“I don’t date blindly. Like…if we are not leading up to marriage, what’s the point?” (Irene, 28)
Irene’s idea on love and dating is not by any means unusual. She, like most young women get into romantic relationships with the explicit aim to get married, or at the very least have a committed, life-long partnership. When compared to men, it seems that women are overall more immersed in the idea of long-term commitment.
According to research from Oxford University, women are more invested in their relationships than men and, their happiness and well-being is more dependent upon how things are going in their intimate relationships. The research by Dr. Anna Machin and Professor Robin Dunbar from the University of Oxford studied a total of 341 people.
The participants took part in an online psychological research forum, where they answered questions regarding the maintenance, role and value of their best friends and romantic partnerships. Women saw the maintenance of their romantic partnerships as a team sport, involving equal input from both partners with shared goals and beliefs being the key to success. Further, their happiness and contentment were intimately bound up in both their best friendships and romantic partnerships. In contrast, men were found to exist at a greater distance from both of their closest relationships.
Why is this?
Why do women care more about love? And how does it affect how women approach the dating scene?
Is it Biological?
Some would say that this is the natural order of things, that women are naturally predisposed to care more about relationships. The thinking is that women are biologically wired as the nurturers. They’re the ones with the skills to anticipate the needs of their partners, take care of nurturing the relationship and do the problem solving when things go awry.
Certainly, our female ancestors are credited as being the ones who most likely developed language because they stayed in the home taking care of the young, giving them more of an incentive to speak to each other. Therefore the ability to communicate clearly, which is the basis of any solid relationship, generally comes easier to women.
But is this really the reason why women care more? Or is it what we tell ourselves to explain the inordinate amount of importance placed on marriage by women and for women by society?
Questioning the status quo
The more likely reason is that women are taught to centralise romantic relationships and marriage from an early age. I remember being no more than five and having several mock weddings in my parent’s living room, much to my parent’s amusement. From cartoons, to fairytales, marriage is painted as the pinnacle of a woman’s life. The movie always ended with the girl riding into the sunset with her man, never mind what happens once they get out of the car.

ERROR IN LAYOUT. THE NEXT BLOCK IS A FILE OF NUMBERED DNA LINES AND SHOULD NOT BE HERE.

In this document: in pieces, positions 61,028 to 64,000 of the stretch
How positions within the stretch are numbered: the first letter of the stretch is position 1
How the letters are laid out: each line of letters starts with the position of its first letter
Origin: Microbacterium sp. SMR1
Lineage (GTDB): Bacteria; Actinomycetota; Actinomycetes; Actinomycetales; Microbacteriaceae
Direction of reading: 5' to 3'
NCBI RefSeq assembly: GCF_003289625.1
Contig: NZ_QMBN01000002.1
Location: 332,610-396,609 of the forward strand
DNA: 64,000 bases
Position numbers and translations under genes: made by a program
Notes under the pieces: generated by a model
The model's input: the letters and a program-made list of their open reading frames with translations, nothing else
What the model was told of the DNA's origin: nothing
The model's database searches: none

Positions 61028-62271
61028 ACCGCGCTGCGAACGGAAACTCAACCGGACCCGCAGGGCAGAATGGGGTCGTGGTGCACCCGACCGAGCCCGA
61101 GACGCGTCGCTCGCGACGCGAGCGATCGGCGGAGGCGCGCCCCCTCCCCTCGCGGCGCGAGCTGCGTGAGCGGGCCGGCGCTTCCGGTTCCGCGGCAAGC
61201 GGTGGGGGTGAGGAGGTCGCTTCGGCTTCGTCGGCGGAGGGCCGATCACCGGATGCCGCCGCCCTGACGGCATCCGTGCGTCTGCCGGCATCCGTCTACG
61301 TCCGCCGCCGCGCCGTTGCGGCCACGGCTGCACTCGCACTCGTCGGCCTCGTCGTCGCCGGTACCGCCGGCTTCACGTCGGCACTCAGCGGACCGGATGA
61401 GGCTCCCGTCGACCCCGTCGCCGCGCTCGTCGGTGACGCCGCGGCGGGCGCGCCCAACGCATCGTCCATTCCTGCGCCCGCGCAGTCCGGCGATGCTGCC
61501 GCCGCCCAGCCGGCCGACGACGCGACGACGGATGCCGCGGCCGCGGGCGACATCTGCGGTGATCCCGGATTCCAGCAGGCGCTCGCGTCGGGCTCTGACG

Why is it that marriage is the be-all and end-all of a woman’s story?
Well, when you consider the history of marriage, you cannot avoid the question of legitimacy. Historically, an unmarried woman was branded with the scarlet letter of illegitimacy. She was made a pariah in her community and could not take part in daily communal life without constant shaming, even being denied access to communal property. This was not the case for unmarried men. This sexist double standard is a story for another article but the point is, the fear of being ostracised by one’s community is certainly one of the main factors behind women’s almost pathological need for a permanent, legitimate union.
Nothing borne of fear ends well
Now let me just say that I don’t think there’s anything wrong with wanting marriage. The idea of sharing and building a life with a like-minded person is a noble and romantic one. Plus, marriage does have its political, social and economic perks. So, “yay marriage”.
However, is placing marriage at the center of a human life healthy, or even fair to said life?
With this idea of “forever after” at the fore of all we do as women, we fail to live our true authentic lives. A tragedy by any standards. We go about life as somewhat warped versions of ourselves. We don’t live up to our full-potential or even simply as just us. We view being unmarried as akin to living a half-life.
When these anxiety-ridden versions of ourselves then go out to seek life-partners, things only get more complex.
Dating is hard enough without including the urgent need to snag a ring. To be clear, this isn’t that simplistic idea that women shouldn’t act desperate for marriage as a way to get him to propose. That would still be placing marriage at the center of a woman’s existence, which is the problem to begin with. The question here is, how would we approach dating if marriage wasn’t front and center in our lives as women?
Would we be more discerning of the men we date without that looming sense of urgency? Dating a man better suited to our personalities, values and aspirations? Probably.
Would we be more present as partners without constantly worrying about whether or not he is going to make “an honest woman out of you”? This is very likely.
Would we have more fun while dating and probably be happier overall if we decentralised the necessity of marriage in our lives as women? The simple answer is yes.
It then goes that a healthier dating life would be one that isn’t driven solely by the idea of marriage, but rather by a true meeting of minds and spirits and the will to work daily at a relationship.
If you do decide to get married, let it not be as a result of fear, but of critical thought, personal choice and, dare I say it, love.
Until then date light, Sis.
Meet the writer…
Sharon Nyaboe (or Shaz) is a nice-ish aries woman. She is also an editor, writer and content creator who cares about the health, happiness and prosperity of black women, books, music and tea. She collects fountain pens too.
Read more of her coolness at: fibreofherfabric.com
Are women losing out by obsessing about marriage? Share your thoughts, comments below…